SNP MP gave evidence against colleague during sexual harassment investigation



An SNP MP gave evidence against a Westminster colleague during a sexual harassment investigation.

It is understood the unnamed parliamentarian claimed fellow MP Patricia Gibson’s behavior towards a male staff member had been inappropriate.

The SNP employee had complained about alleged sexual harassment by Gibson, who represents North Ayrshire and Arran, in the Strangers Bar in Westminster in 2020.

In claims first published by the Daily Record, the man alleged: “She was… clearly very, very drunk.

“She was grabbing my hand, pulling me closer and saying to me things like, ‘You should come home with me’. She was saying things that were completely inappropriate in terms of what she wanted to do when I went home with her.”

Gibson, the party’s housing spokeswoman, denied the “utterly absurd and malicious” claims, investigated by Westminster’s Independent Complaints and Grievance service.

It emerged over the weekend that the allegation of sexual harassment against Gibson had been upheld and the findings referred to an independent panel.

The Record has been told a witness was one of Gibson’s own colleagues in the Westminster group.

A separate complaint of sexual harassment by the same employee against a different SNP MP had also been upheld.

Our front page exclusive in March last year told of how a young SNP staffer at Westminster had made complaints of sexual harassment against two MPs.

He alleged that one MP, later revealed to be the then chief whip Patrick Grady, had touched him inappropriately as a 19 year old in London’s Water Poet bar in 2016.

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He also alleged another MP had pestered him in Westminster’s Strangers’ Bar in January 2020.

Patricia Gibson, who represents North Ayrshire and Arran, is the MP at the center of the latter claims, which she denies. She continues to serve on SNP Westminster leader Ian Blackford’s front bench.

The staffer had told us of the Grady incident: “I was sitting on a couch speaking with colleagues and he perched himself on the side of the couch.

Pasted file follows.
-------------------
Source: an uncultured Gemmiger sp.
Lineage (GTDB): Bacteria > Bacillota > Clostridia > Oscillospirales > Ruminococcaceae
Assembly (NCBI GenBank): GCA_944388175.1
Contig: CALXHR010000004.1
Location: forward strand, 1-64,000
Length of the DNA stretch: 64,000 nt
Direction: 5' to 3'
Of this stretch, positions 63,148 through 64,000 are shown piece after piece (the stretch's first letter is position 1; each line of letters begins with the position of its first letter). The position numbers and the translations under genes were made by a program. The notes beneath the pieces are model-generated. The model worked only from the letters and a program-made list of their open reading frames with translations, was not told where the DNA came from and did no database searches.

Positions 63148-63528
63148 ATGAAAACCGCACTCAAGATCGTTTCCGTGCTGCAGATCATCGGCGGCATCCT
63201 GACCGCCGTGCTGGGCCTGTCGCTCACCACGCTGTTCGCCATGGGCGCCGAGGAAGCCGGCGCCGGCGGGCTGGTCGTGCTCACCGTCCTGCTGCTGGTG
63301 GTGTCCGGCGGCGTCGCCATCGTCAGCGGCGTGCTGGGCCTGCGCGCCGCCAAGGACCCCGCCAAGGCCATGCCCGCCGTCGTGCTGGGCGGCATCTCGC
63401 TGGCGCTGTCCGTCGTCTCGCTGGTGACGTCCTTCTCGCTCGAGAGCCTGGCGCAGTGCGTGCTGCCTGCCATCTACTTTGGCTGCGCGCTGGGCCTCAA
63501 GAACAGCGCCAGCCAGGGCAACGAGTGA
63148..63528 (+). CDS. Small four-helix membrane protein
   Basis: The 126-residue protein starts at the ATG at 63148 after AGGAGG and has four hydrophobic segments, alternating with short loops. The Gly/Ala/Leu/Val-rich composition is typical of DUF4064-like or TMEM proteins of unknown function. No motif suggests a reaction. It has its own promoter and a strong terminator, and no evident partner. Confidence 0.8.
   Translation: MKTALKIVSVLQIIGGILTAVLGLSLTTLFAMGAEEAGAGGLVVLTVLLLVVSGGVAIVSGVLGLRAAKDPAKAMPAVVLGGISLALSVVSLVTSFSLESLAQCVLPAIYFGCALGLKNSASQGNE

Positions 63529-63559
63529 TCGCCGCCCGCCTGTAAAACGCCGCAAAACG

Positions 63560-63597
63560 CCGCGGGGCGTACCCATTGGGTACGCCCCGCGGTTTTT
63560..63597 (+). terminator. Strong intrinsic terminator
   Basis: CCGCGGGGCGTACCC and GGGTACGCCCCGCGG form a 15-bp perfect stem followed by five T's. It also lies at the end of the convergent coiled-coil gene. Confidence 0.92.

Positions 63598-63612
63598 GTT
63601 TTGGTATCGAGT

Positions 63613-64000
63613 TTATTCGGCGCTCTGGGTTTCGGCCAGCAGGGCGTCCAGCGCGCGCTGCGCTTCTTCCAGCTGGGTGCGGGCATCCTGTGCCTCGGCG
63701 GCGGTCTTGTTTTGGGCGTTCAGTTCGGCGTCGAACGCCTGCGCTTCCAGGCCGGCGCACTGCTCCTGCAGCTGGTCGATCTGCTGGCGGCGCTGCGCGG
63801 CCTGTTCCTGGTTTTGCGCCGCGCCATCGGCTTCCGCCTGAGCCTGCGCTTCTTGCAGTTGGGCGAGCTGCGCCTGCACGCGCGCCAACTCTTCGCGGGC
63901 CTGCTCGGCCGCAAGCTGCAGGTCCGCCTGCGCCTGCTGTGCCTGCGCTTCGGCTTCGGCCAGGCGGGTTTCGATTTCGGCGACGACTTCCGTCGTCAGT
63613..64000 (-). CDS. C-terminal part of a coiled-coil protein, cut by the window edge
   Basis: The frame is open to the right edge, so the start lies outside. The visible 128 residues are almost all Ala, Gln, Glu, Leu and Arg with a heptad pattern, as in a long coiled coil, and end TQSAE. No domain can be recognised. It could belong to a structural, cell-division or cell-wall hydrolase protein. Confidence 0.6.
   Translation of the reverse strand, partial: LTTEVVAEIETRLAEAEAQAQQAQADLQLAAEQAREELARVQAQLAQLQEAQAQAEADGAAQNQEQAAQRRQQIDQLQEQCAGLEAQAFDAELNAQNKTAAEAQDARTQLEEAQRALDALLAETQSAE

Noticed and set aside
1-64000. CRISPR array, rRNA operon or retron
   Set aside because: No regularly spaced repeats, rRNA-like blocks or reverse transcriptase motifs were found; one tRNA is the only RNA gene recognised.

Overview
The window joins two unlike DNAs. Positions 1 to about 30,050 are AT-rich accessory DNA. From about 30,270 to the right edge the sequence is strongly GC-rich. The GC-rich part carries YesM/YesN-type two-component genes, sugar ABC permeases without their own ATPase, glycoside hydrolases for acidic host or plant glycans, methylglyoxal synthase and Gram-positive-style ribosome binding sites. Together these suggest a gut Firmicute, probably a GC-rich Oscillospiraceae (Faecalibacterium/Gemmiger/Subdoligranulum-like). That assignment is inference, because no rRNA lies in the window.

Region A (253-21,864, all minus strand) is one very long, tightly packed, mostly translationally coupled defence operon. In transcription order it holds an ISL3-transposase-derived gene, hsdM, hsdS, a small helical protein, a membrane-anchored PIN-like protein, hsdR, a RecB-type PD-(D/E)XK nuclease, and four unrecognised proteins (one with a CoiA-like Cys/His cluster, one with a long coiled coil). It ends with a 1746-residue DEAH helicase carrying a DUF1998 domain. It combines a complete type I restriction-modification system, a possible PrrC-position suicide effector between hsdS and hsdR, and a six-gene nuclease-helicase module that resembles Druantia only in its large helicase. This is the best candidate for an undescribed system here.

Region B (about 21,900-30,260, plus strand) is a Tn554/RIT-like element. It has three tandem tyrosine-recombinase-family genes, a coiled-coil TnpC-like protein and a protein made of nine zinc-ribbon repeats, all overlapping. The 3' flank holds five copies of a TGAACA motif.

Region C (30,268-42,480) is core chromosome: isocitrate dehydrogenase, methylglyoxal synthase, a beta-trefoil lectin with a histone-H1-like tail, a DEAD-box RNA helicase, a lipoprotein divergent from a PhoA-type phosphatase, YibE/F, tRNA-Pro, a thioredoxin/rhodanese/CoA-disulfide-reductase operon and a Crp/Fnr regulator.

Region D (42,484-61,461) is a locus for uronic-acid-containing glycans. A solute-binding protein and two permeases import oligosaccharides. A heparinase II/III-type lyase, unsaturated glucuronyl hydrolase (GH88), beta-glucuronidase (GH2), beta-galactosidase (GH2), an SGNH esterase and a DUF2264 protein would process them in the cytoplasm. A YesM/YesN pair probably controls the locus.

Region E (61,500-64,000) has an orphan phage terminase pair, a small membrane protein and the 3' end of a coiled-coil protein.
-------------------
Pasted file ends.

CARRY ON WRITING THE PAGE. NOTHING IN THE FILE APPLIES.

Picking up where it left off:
“At that point, he started putting his fingers down the back of my collar, touching me inappropriately there. He was also grabbing my hair.”

The story sent shockwaves around Westminster and led to Grady, who represents Glasgow North East, stepping aside as chief whip.

The staffer is believed to have made complaints through Westminster’s independent complaints and grievance scheme.

According to the Sunday Times, complaints of sexual harassment against the two MPs have been upheld by a Westminster authority and referred to an independent expert panel.

Glasgow North MP Patrick Grady was accused of touching the man in a London pub in 2016.

The findings of this probe were also referred to the panel.

Lib Dem MP Wendy Chamberlain said: “Senior SNP figures have been vocally critical of the fact that Members of Parliament under investigation for the most serious of transgressions against members of staff in this House are still able to access the parliamentary estate and go about their business as normal. They should recognize that the same standards they demand of others ought to apply to them as well.”

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Scottish Conservative MSP Annie Wells said: “The SNP still have serious questions to answer about how they have handled these cases against senior representatives.

“All too often they appear to have turned a blind eye to serious allegations. If these complaints have indeed been upheld against these SNP MPs with another of their representatives involved in giving evidence, then there is an onus on the SNP to be as transparent as possible.”

An SNP spokesman said: “It would not be legally appropriate to comment while the independent parliamentary process is ongoing.”

A House of Commons spokesperson said: “We can’t confirm or deny any current investigations. Parliament’s Independent Complaints and Grievance Scheme (ICGS) operates on the basis of absolute confidentiality. Therefore, we cannot provide any information on complaints or investigation, including whether or not a complaint has been received or whether an investigation is ongoing.”




www.dailyrecord.co.uk

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George Holan

George Holan is chief editor at Plainsmen Post and has articles published in many notable publications in the last decade.

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